In the context of the Counter-Reformation, in an effort to guard zealously Catholic dogma after conducting of the Council of Trent every day more and more manifestation of anachronistic and nostalgic behavior: now we have to choose between open break with orthodoxy and complete obedience - motivated or apparently - of the same orthodoxy, between a heavy exile and an equally grave stay in the homeland. The spiritual atmosphere that begins in Italy after the Council raises the drama of the generation, which until the last moment has fed hopes for the renewal of the Church. It is the failure of intellectuals as a class, the decline of solder and educational function that they were pursuing and wanted to exercise over the fragmented Italian society: in a word, this is the end of the prestige and the mission of the highly educated person - summarizes Procacci. And undoubtedly this is the deepest crisis that Italian intelligentsia and culture have ever experienced. The Italian historian points out that repressive and police policy is not the only aspect of the cultural policy of counter-reform. She actually seeks not to overcome one already-defeated adversary, but to take his inheritance and to create with him - in his own benefit and under his control - a new intellectual community. Typical in this respect is the activity of the Jesuit Order. He tries to create a new and homogenous intellectual staff who has to learn the lesson and techniques of humanistic philology and pedagogy to succeed in replacing humanists in rulers' homes and schools and to exert on society as a whole that influence and authority, which the humanists have practiced in the past ... Curses the Italian intellectual reality ... the reaction against nationalism and the immanence of the Renaissance culture and lists the following examples: The censorship imposed by the Inquisition on the festive performance of The Last Supper by Paolo Veronese, the ruthless struggle of the Jesuits against the works of their hated Machiavelli, the torture of Giordano Bruno and the detention of Tomazo Campanela.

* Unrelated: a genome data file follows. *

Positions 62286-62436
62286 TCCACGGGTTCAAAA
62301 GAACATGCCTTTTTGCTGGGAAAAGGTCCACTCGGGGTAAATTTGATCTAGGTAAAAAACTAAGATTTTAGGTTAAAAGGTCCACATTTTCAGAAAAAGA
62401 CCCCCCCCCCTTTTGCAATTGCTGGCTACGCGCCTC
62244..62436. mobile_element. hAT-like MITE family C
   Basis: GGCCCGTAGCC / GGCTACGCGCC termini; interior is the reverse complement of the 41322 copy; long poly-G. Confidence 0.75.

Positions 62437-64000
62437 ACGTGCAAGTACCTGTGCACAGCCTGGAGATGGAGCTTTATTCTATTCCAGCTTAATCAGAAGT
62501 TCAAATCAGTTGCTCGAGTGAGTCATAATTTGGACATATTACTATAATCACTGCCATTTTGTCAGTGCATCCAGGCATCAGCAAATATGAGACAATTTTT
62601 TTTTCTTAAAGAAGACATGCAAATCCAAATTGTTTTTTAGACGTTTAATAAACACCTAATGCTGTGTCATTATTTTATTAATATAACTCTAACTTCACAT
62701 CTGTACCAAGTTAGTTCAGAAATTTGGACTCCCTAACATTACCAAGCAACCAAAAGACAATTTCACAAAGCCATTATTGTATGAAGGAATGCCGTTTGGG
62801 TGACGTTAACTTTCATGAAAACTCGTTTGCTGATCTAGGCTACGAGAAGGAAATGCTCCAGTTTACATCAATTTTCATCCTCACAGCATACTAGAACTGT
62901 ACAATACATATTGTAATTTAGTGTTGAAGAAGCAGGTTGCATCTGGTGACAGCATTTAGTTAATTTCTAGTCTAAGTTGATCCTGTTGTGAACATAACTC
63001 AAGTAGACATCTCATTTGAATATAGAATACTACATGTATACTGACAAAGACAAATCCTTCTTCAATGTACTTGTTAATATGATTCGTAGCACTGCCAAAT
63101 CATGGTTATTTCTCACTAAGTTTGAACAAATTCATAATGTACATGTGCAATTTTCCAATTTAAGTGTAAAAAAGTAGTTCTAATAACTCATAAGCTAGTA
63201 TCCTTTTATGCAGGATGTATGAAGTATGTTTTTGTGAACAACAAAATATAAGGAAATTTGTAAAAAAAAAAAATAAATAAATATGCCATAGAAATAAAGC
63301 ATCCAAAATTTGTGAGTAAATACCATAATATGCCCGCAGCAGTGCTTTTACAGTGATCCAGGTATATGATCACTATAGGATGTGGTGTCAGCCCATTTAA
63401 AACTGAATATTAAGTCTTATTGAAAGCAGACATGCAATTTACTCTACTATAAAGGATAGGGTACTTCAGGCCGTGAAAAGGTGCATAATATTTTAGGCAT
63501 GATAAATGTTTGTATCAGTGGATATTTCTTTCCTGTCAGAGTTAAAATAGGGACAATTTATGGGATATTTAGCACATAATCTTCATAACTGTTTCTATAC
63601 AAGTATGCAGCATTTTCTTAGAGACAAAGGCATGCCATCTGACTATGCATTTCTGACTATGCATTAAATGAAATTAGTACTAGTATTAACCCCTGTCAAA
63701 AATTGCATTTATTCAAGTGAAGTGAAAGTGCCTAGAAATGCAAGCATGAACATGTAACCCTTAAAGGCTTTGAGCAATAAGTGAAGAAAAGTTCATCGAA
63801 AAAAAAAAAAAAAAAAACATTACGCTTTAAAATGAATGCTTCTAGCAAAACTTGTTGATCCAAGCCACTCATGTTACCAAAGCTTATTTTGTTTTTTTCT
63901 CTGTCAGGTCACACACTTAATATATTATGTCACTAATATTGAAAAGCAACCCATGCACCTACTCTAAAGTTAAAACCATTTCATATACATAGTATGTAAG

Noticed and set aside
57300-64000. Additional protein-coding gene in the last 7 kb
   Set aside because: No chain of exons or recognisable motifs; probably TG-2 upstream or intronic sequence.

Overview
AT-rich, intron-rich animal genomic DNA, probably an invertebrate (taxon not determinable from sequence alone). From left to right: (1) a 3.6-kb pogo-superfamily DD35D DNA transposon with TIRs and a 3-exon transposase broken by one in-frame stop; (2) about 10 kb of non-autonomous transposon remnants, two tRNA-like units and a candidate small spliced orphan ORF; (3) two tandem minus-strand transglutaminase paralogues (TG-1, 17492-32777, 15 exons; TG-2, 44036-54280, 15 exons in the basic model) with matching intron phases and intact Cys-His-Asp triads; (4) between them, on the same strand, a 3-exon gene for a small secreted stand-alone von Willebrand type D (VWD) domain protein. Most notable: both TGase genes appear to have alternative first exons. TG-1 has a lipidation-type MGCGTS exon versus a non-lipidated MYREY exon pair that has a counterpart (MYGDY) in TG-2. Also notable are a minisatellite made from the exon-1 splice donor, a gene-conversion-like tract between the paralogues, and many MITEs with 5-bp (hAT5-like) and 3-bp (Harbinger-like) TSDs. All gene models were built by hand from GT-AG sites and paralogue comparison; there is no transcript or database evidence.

In 1510, the painter Rafaelo Santiti finished his impressive composition "The School of Athens," and shortly thereafter, in 1516, the first edition of Ariosto's poem "The Wonder Roland" appeared. Vicenza's editor Giant Giorgio Trishino published in 1529 his adaptation of Dante's treatise "On People's Speech," and promoted at a very appropriate moment the Dante's view of the "official" language. Giuliano Procacci claims that Rafael and Ariosto are among the few poets and artists who were immediately and fully understood and loved by their contemporaries. The Italian historian explains that for us, the Raphael frescoes in the Vatican are just a masterpiece, but for the contemporaries who easily discover the abundant connections with the culture and the environment of the era, they are also a momentary panorama of their own world and their aspirations. In Venice, alongside demographic growth, building and monuments are also developing. Many of the most famous Venetian palaces, including the Corner family, are from the 16th century. From the same time is the layout of the square of San Marco in its present form. Sansovino builds the so-called "Sansovino Loggia". The architectural perimeter of the square was completed by the architect Vicenco Scamotsi with the construction of the Procurator's House. Jacobo Sansovino's son - the architect who can be considered the creator of the San Marco square is Francesco Sansovino. He is the author of a treatise called Venice - the most noble city in 1581. For the sake of truth, there is a note of nostalgic and commemorative patriotism in this myth and in this celebration, and this note is in turn a new manifestation of that provincialism, which - in Florence and Venice, Naples and Milan - characterizes in a different grade and shape the cultural atmosphere in all the Italian states at the end of the century.